In simple terms, we define “Usability in E-Learning” as how user-friendly or appealing the program is to its users. In practice, usability goes deeper than this, and is closely related to how much users actually learn from using your E-Learning courseware.

There is a marvelous website, which will give you in-depth information regarding the subject, “Usability in Learning.” The site clearly explains why usability is important:

“From the user’s perspective usability is important because it can make the difference between performing a task accurately and completely or not, and enjoying the process or being frustrated. From the developer’s perspective, usability is important because it can mean the difference between the success or failure of a system. From a management point of view, software with poor usability can reduce the productivity of the workforce to a level of performance worse than without the system. In all cases, lack of usability can cost time and effort, and can greatly determine the success or failure of a system. Given a choice, people will tend to buy systems that are more user-friendly.”

Many of the usability concepts that need to be considered from the end-user’s perspective are closely linked to the instructional design and learning objectives of the program. These include whether learners are kept engaged and active when they work through your E-Learning courseware; how much control is given to the learner; and, if the program gives positive feedback to motivate learners. Another consideration is an E-Learning program’s color, sound, and consistency — which, if lacking, could compromise the effectiveness of the learning. Specifically, full-motion video and optional word-for-word audio are mandatory — for without those features, 40% of your workforce will be left in the dark.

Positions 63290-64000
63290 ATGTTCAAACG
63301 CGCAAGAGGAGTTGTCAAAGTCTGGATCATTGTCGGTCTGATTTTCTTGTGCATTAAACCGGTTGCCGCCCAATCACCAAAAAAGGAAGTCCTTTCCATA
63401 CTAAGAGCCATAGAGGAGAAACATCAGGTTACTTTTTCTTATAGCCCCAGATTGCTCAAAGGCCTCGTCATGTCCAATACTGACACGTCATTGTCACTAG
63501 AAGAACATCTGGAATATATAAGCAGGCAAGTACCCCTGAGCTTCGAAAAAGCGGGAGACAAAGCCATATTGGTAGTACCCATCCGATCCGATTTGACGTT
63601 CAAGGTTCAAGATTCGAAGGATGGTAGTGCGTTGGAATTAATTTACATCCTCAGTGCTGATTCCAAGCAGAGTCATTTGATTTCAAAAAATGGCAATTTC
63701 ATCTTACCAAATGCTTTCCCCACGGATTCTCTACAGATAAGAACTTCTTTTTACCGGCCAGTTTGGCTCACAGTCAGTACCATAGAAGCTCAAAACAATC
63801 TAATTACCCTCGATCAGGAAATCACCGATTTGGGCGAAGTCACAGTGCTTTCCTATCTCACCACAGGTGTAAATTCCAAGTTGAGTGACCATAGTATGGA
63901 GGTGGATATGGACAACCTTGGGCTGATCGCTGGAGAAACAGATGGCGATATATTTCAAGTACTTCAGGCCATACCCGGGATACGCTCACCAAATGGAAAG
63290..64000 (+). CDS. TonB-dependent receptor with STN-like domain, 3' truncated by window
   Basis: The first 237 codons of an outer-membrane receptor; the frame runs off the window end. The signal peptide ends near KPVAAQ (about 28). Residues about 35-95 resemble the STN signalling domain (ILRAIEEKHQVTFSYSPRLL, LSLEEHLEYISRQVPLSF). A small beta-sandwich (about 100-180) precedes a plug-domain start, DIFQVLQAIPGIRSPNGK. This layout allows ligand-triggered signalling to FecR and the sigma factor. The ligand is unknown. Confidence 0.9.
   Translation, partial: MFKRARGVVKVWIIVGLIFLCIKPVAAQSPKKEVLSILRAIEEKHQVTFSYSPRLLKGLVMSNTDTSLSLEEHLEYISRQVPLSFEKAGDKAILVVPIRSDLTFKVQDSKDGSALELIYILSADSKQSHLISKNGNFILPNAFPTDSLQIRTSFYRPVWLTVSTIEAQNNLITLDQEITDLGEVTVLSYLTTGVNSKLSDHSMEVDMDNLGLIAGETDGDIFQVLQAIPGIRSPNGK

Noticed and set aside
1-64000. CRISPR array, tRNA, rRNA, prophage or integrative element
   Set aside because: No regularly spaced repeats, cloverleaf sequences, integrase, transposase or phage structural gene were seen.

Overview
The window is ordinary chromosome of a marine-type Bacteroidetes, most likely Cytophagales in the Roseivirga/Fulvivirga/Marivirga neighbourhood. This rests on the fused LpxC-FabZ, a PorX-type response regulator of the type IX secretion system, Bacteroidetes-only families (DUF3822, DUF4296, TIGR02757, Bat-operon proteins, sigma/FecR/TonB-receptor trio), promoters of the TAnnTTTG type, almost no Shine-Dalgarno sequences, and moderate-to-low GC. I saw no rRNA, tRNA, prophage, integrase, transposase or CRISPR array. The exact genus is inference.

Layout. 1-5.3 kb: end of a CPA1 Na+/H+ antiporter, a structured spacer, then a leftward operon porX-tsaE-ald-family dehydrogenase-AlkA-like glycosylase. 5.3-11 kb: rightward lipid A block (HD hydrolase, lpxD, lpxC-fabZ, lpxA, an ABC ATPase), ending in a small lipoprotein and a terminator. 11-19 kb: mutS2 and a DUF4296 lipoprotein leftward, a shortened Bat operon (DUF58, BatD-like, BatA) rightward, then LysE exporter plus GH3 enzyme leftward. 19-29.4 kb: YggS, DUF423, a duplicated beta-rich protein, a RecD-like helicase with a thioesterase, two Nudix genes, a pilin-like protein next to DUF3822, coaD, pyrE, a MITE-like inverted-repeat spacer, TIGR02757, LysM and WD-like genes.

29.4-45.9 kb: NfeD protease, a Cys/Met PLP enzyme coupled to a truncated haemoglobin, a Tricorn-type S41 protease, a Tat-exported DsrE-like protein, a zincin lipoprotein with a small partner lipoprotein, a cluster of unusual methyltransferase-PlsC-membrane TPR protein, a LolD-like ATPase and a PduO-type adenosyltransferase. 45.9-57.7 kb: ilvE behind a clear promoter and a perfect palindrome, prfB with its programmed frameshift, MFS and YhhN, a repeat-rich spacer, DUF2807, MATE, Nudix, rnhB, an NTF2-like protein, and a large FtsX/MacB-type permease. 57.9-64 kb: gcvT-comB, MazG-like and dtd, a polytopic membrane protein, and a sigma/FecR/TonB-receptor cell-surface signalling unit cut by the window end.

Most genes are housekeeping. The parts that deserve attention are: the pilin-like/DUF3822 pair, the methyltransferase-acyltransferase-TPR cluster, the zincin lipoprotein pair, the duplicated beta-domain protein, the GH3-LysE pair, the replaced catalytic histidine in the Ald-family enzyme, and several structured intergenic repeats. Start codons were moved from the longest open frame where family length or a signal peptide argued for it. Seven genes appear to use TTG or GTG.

Possibly the most valuable area to consider is the effectiveness of the instructional design, which ensures that instructional materials are presented to facilitate the transfer of information into knowledge. This latter consideration is essential if the students/trainees are going to add to their capability inventory. The transfer of information into knowledge is the key to learning — and, learning is the key to better job performance, understanding — and, ultimately, to a richer life for the student and her family.

The potential of web-delivered training to adults rests heavily on these instructional design components. Simply publishing a web page with links to other pages does not constitute learning. Ditto for, mistakenly, converting written procedures and PowerPoint presentations into an E-Learning environment.

Selection of your learning purchases should begin with a usability analysis. Nothing else matters if the program under consideration is not readily usable. The information presented may be accurate and the production values may be beautiful — but, if trainees/students find it difficult — or, boring — to use, it will prove to have little value.

More on Thursday – – – – –

— Bill Walton, Founder, ITC Learning